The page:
Steve Jacob, Louis M. Imbeau & Jean-François Bélanger, « La nouvelle gestion publique et l’accroissement des marges de manœuvre. Un terreau propice au développement de l’éthique? », Administration publique du Canada, vol. 54, n° 2, 2011, pp. 189-215.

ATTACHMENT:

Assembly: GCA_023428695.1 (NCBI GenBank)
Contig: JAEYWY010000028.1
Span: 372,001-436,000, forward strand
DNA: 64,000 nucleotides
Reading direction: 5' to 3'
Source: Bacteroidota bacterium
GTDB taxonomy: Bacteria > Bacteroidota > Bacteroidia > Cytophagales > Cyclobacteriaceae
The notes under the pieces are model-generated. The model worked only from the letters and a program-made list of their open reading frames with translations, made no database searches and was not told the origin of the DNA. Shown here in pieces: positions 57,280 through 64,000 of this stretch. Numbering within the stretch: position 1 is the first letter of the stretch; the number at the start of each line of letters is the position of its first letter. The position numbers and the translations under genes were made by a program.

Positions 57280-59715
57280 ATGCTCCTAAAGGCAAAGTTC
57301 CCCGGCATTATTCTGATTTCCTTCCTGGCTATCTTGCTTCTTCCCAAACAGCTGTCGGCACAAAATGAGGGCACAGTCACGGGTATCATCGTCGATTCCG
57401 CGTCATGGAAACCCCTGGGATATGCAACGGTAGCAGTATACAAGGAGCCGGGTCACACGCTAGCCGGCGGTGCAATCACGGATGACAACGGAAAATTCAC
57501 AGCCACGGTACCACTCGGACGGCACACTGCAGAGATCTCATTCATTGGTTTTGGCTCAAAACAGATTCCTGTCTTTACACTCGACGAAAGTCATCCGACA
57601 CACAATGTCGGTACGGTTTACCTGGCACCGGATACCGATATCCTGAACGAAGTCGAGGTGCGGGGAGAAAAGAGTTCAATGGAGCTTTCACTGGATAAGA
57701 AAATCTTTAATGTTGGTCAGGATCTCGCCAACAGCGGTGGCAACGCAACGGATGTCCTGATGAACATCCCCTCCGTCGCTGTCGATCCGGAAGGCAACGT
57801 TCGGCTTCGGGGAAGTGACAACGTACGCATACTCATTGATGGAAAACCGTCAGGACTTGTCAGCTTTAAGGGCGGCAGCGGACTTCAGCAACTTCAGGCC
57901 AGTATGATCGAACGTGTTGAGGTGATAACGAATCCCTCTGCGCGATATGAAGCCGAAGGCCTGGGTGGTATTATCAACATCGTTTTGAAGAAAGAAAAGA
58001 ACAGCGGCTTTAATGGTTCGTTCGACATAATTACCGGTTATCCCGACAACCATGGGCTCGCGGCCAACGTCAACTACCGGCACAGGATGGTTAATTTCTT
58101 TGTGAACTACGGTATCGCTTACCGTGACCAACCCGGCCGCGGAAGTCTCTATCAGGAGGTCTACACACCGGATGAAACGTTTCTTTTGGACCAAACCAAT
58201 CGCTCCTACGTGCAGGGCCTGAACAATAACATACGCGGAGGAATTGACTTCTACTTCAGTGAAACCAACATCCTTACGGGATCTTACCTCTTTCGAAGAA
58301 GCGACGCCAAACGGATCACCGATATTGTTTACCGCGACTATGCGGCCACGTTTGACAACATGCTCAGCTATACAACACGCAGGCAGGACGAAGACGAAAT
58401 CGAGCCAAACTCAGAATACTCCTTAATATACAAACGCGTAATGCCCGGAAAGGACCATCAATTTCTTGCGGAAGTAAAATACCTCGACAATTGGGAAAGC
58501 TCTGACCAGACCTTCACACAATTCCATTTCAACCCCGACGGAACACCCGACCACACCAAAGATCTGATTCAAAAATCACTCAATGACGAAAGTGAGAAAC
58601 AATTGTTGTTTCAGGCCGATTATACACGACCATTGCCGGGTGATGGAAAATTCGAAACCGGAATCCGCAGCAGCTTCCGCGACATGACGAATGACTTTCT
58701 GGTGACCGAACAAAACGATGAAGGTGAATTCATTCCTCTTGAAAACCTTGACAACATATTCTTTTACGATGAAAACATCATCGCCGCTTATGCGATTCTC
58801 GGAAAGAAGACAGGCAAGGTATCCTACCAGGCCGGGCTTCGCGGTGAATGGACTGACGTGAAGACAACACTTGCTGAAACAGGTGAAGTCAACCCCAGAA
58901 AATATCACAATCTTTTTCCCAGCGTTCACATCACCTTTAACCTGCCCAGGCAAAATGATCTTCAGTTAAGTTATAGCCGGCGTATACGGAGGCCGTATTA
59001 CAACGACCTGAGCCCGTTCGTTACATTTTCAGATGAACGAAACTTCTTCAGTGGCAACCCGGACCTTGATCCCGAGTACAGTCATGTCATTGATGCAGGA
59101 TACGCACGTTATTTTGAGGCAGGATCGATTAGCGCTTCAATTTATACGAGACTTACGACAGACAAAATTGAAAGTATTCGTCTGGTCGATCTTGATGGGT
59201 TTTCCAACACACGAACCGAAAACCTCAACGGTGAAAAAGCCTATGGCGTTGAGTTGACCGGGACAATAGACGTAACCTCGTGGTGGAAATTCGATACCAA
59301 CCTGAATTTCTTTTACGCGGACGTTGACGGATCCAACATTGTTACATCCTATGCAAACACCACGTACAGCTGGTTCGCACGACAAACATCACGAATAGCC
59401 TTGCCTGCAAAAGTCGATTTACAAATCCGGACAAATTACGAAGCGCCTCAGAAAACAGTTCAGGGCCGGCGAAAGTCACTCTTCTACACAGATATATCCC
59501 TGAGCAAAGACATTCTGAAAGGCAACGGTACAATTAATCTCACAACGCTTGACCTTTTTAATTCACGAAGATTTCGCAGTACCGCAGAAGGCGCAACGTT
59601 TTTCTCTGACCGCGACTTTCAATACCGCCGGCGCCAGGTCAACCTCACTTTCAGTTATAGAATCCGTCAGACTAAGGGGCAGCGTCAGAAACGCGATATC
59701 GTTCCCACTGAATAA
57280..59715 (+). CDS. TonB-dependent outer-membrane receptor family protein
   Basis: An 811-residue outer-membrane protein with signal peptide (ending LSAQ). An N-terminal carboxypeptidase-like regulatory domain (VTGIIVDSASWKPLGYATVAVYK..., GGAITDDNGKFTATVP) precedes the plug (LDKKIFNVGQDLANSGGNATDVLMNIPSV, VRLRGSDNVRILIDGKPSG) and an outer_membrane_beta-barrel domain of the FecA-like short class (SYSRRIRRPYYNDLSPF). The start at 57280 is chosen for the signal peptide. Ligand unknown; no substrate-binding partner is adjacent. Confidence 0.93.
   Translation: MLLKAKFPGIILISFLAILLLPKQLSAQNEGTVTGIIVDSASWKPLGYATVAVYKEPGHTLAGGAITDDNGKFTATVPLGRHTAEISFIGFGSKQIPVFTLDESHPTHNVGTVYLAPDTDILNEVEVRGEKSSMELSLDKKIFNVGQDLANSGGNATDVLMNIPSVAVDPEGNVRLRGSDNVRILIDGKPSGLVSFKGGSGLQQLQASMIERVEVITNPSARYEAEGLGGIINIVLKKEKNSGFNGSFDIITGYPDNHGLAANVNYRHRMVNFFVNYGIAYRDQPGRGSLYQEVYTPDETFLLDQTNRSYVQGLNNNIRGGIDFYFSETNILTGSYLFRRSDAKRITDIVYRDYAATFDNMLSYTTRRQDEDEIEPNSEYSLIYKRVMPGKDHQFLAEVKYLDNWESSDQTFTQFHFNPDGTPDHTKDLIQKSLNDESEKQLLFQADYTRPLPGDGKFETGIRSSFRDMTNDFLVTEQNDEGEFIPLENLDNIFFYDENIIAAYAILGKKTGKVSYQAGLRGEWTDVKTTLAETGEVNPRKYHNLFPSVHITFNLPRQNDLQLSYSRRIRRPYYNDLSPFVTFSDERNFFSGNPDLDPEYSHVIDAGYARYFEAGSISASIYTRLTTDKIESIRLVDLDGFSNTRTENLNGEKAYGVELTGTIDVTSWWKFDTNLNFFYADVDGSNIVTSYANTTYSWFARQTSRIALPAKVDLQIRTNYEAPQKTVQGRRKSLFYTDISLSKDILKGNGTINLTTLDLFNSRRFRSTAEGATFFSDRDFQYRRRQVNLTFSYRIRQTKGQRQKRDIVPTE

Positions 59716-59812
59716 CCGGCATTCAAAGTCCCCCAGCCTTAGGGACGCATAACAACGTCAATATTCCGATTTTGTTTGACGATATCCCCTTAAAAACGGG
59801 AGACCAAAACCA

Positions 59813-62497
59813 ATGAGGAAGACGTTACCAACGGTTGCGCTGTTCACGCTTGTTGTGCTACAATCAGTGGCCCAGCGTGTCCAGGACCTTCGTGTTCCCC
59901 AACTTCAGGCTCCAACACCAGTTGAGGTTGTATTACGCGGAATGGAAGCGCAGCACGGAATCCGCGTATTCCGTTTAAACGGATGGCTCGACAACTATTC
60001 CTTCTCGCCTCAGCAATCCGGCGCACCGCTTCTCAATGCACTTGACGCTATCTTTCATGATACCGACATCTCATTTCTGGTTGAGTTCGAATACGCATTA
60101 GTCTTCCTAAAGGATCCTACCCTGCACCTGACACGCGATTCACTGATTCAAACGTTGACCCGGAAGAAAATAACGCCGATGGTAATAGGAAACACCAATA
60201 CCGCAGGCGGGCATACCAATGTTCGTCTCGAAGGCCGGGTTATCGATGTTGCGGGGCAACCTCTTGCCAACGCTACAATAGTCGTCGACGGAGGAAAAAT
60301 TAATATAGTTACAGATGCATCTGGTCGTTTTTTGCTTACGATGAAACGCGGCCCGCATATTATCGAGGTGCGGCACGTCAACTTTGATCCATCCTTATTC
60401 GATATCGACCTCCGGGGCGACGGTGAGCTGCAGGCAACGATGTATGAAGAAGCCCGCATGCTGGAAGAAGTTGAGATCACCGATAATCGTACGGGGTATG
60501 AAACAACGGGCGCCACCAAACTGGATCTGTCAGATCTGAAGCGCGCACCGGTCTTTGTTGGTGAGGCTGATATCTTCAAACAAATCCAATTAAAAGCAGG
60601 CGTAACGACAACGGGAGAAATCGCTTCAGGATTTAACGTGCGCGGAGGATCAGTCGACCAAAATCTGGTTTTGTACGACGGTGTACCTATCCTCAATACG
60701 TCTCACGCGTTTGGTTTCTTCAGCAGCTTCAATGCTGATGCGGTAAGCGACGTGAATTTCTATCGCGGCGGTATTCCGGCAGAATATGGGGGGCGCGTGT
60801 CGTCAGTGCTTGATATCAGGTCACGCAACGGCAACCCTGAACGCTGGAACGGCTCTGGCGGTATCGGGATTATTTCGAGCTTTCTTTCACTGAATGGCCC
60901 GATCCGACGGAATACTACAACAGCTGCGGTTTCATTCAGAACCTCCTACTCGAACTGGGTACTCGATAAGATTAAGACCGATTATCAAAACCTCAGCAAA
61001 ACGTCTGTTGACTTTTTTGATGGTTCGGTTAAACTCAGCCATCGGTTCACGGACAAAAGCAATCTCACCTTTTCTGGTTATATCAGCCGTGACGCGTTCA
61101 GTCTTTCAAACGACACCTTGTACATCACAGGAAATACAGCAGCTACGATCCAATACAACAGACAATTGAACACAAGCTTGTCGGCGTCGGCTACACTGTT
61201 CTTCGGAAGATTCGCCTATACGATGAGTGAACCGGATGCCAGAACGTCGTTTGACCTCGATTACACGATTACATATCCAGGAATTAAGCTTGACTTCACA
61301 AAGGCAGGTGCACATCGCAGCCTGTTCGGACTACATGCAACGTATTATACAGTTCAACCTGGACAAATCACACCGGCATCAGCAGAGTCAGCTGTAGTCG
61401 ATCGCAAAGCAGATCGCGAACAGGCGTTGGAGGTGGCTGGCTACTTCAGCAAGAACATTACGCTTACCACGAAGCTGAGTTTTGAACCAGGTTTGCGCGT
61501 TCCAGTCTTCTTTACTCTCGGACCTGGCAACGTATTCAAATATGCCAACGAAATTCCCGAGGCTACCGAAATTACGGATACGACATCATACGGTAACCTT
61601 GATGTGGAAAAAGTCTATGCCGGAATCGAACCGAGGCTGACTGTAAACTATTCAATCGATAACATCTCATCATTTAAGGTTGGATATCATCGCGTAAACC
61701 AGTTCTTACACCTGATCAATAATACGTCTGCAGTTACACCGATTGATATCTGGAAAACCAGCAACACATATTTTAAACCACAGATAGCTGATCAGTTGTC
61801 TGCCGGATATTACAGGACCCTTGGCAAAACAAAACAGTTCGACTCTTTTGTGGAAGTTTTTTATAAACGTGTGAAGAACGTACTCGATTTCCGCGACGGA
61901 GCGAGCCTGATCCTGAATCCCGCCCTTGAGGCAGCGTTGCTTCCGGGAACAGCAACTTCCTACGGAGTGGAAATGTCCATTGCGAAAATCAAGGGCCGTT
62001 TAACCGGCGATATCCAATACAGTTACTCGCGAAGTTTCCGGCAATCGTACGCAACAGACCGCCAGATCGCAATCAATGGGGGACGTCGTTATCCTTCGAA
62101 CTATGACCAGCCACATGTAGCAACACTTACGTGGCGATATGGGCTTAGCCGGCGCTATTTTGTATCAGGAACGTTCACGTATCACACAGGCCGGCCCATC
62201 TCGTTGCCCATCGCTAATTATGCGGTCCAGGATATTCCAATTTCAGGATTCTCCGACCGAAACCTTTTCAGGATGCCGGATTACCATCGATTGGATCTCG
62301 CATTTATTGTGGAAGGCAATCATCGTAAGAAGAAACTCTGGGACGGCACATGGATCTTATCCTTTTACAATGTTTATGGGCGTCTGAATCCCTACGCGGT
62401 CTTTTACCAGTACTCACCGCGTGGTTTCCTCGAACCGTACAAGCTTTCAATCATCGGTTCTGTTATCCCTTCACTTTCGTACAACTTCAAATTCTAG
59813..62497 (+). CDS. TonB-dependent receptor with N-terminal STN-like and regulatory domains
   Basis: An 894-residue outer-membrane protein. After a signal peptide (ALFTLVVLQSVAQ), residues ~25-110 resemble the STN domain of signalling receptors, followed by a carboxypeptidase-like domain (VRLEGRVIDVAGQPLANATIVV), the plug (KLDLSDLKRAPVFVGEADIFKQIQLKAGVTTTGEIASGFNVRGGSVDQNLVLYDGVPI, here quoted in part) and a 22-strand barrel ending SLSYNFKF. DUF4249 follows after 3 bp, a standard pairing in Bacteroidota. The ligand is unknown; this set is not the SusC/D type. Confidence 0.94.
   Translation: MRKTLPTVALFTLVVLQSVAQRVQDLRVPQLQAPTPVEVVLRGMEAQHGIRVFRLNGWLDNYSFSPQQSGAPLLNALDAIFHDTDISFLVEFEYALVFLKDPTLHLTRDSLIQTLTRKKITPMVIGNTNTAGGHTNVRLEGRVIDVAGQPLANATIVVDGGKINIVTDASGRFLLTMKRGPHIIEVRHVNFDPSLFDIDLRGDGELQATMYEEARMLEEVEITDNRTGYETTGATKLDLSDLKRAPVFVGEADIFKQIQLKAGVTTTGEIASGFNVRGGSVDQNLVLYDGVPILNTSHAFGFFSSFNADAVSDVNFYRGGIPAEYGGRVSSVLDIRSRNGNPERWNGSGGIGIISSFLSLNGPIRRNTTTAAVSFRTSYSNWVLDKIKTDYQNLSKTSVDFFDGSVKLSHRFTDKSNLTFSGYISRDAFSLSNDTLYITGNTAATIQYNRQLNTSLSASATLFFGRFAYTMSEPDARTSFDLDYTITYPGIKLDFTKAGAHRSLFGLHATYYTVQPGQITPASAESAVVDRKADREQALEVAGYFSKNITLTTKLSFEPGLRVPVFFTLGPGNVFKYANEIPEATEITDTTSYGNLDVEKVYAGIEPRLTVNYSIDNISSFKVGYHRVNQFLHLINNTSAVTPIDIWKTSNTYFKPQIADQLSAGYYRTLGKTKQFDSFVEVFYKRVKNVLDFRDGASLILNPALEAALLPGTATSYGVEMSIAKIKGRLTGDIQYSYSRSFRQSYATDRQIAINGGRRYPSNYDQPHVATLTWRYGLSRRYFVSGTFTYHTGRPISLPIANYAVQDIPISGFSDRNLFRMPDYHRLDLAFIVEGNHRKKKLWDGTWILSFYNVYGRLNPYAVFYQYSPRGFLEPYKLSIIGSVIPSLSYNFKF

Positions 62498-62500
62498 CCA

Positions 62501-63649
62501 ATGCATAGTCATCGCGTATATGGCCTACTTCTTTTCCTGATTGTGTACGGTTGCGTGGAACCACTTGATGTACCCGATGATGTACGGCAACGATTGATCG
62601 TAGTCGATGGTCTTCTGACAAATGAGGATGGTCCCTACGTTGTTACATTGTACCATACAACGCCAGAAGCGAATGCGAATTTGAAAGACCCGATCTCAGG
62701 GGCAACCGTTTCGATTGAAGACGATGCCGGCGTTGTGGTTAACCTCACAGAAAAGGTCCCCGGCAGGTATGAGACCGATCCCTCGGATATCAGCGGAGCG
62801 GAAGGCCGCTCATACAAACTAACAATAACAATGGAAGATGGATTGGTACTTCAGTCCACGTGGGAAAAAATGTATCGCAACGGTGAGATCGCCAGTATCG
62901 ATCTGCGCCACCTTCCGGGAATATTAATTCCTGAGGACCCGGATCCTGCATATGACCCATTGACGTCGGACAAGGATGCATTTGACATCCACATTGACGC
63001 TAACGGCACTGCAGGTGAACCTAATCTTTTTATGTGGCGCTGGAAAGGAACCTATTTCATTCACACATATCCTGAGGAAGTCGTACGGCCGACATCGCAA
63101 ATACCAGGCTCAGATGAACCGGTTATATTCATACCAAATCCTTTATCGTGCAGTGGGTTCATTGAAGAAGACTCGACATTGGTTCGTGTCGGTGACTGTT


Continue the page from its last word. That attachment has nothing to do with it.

Abstract: The administrative discretion of civil servants is a central topic in public administration literature. Some authors view it as necessary and beneficial, while other researchers see it is a source of widespread abuse. However, reforms inspired by the “new public management” taking place in a number of public administrations are promoting greater managerial flexibility. In parallel with these modernization initiatives directed at administration, scandals continue to shake politico-administrative life, and ethical issues are increasingly at the heart of public action. It is within this context that we question the relationship between an increasing managerial discretion and the development of an ethics infrastructure. Which areas are at risk? Can ethics help overcome the potential abuses of power? How do managers perceive their ability to be flexible and the role of ethics in their work? How do you implement the ethical requirements developed in various standards documents? These are the principal themes addressed in this article that presents the findings of a qualitative case study conducted in a Quebec ministry in 2008–2009. Our results show that, contrary to what promoters of the new public management claim, managers have little, if any, discretionary power in matters of financial management. Their actions and decisions are strictly governed by hierarchical control mechanisms or a computer system. This explains in part why taking ownership of general principles and establishing an ethics infrastructure remain a formal process.
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